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I've been looking for quite some time an expression for the Wightman functions for a massless vector field in the Coulomb gauge $\nabla\cdot\mathbf{A}=0$ (I think it is equivalent to the Feynman gauge since using Maxwell's equations and Coulomb gauge we can make $\phi=\text{const}$, and therefore have $\nabla_\mu A^\mu=0$) for the Minkowski vacuum, but I have not quite succeeded. Instead, I have found thermal Wightman functions for the Fulling vacuum here, and the same for an arbitrary gauge in Eq. (2.17) here (I believe that in this case it would suffice to do $\xi\to 1$ and $\beta\to 0$?).

The closest I have got is with the aid of Eqs. (6), (7) of this, in which a general form is given which depends on a given function and another (unspecified) dependent on the gauge.

Could anyone therefore point me out which is the expression for the Wightman functions of a massless, free vector field in the Minkowski vacuum and in the Coulomb gauge $\left<0\right|A_i(\mathbf{x},t)A_j(\mathbf{y},t')\left|0\right>$, or at least some guidance on how to obtain it from the results above? Thank you really much.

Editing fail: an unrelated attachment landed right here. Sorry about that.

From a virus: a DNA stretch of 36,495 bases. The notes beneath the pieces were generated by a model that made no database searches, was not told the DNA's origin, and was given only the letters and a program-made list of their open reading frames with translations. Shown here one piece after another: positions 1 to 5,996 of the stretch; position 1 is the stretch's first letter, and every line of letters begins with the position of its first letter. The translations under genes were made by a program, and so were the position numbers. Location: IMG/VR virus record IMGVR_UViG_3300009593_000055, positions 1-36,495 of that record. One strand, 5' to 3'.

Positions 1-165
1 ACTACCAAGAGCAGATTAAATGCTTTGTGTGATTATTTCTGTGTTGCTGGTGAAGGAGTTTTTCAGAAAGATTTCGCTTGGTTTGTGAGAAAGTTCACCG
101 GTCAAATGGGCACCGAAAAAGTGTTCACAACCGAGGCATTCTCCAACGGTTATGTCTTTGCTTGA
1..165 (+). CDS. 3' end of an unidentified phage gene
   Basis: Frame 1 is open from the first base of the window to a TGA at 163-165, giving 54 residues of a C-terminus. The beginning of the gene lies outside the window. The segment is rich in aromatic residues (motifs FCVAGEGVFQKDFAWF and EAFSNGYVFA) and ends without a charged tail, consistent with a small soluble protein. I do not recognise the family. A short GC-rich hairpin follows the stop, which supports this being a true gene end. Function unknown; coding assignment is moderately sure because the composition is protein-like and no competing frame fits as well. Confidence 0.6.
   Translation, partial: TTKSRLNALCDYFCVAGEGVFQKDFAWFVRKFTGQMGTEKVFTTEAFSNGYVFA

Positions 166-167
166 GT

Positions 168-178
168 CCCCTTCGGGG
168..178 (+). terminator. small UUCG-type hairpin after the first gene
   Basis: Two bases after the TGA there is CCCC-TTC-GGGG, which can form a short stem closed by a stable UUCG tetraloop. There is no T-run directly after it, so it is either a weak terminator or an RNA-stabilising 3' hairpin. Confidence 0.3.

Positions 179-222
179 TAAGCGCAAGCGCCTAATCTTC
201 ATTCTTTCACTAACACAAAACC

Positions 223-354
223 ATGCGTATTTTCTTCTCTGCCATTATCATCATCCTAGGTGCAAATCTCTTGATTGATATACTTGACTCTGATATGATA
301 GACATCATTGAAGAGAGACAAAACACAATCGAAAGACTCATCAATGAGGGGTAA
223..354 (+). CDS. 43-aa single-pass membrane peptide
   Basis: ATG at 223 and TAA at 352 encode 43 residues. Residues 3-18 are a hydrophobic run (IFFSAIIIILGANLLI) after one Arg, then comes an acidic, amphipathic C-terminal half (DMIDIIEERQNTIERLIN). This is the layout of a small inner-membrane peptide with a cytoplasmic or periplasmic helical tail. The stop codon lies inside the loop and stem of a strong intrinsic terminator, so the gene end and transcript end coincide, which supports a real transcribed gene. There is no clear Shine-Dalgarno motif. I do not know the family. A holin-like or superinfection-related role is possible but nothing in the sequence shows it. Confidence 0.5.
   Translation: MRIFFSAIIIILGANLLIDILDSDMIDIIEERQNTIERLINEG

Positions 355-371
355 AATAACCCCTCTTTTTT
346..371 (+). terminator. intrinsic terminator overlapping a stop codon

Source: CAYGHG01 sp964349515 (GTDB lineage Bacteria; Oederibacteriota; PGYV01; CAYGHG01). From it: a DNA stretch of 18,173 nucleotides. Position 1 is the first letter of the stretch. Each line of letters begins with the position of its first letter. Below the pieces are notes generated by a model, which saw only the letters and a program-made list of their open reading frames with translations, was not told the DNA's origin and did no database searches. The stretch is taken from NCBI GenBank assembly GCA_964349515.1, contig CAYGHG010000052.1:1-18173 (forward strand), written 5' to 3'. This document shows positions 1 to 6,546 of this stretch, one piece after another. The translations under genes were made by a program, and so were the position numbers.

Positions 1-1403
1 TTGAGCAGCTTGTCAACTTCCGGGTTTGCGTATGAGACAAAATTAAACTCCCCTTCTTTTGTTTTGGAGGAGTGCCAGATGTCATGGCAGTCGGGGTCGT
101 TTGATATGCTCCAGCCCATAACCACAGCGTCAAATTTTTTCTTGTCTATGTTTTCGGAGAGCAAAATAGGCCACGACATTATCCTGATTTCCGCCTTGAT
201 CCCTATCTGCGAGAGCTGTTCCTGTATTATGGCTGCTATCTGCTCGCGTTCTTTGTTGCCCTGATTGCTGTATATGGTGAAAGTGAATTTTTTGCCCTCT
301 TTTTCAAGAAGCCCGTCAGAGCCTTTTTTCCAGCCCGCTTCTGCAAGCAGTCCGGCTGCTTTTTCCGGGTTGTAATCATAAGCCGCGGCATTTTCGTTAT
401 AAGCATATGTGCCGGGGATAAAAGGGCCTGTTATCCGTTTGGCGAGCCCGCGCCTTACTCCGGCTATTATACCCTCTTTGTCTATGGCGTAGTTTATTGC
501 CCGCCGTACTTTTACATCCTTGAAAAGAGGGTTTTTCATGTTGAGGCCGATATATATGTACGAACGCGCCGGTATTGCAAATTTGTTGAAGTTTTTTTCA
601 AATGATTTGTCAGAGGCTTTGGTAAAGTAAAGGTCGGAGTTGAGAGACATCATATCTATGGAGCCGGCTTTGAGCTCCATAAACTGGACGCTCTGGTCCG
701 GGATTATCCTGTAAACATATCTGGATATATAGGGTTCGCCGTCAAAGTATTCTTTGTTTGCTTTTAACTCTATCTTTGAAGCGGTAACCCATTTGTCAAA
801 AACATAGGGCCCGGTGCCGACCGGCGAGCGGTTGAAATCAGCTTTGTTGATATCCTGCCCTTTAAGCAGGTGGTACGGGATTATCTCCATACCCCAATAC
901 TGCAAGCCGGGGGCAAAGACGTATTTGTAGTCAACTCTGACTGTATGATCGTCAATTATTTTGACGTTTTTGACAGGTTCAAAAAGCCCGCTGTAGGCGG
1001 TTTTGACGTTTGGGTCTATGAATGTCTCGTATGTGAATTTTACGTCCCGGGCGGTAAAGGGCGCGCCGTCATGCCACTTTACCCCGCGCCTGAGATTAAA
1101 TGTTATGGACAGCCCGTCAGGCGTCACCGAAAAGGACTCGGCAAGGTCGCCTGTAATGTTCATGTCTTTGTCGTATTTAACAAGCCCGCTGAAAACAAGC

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  • $\begingroup$ I strongly believe that the appropriate expression is the one given in the third reference when doing $\Phi_\mu=0$, i.e, being just the scalar Wightman function times the metric. A similar result is found in Eq. (12) here, but could anyone confirm it? $\endgroup$
    – Alex
    Commented Nov 17, 2015 at 9:54

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So actually I just computed it by hand from the very beginning. Starting from the expression of the field $A_i(\mathbf{x},t)=\sum_s\int\frac{\text{d}^3\mathbf{k}}{\sqrt{(2\pi)^3 2|\mathbf{k}|}}\left[a_s(\mathbf{k})\epsilon_i(\mathbf{k},s)e^{i(|\mathbf{k}|t-\mathbf{k\cdot x})}+\text{H.c.}\right]$ where $\epsilon_i(\mathbf{k},s),\,s=1,2,\, i=1,2$ are orthonormal polarization vectors perpendicular to $\mathbf{k}$ and $[a_s(\mathbf{k}),a^\dagger_s(\mathbf{k}')]=\delta_{s,s'}\delta(\mathbf{k}-\mathbf{k}')$, the Wightman function takes the form

$W_{ij}(\mathbf x,\mathbf y,t,t')=\int\frac{\text{d}^3\mathbf k}{(2\pi)^32|\mathbf k|}\sum_{s}\epsilon_i(\mathbf k,s)\epsilon_j(\mathbf k,s)e^{-i |\mathbf{k}|(t-t')}e^{i \mathbf{k}\cdot (\mathbf{x}- \mathbf{y})}$

And now, using for example Eq. (1) in page 36 of "Photons and Atoms: An introduction to Quantum Electrodynamycs" by Cohen-Tannoudji we simply get

$W_{ij}(\mathbf x,\mathbf y,t,t')=\left(\delta_{ij}-\frac{\partial}{\partial x_i}\frac{\partial}{\partial x_j}\right)\int\frac{\text{d}^3\mathbf k}{(2\pi)^32|\mathbf k|}\frac{e^{-i |\mathbf{k}|(t-t')}e^{i \mathbf{k}\cdot (\mathbf{x}- \mathbf{y})}}{|\mathbf{k}|^2}$

The only drawback of this is that the integral diverges at the origin, but I guess that there is not much more one can do.

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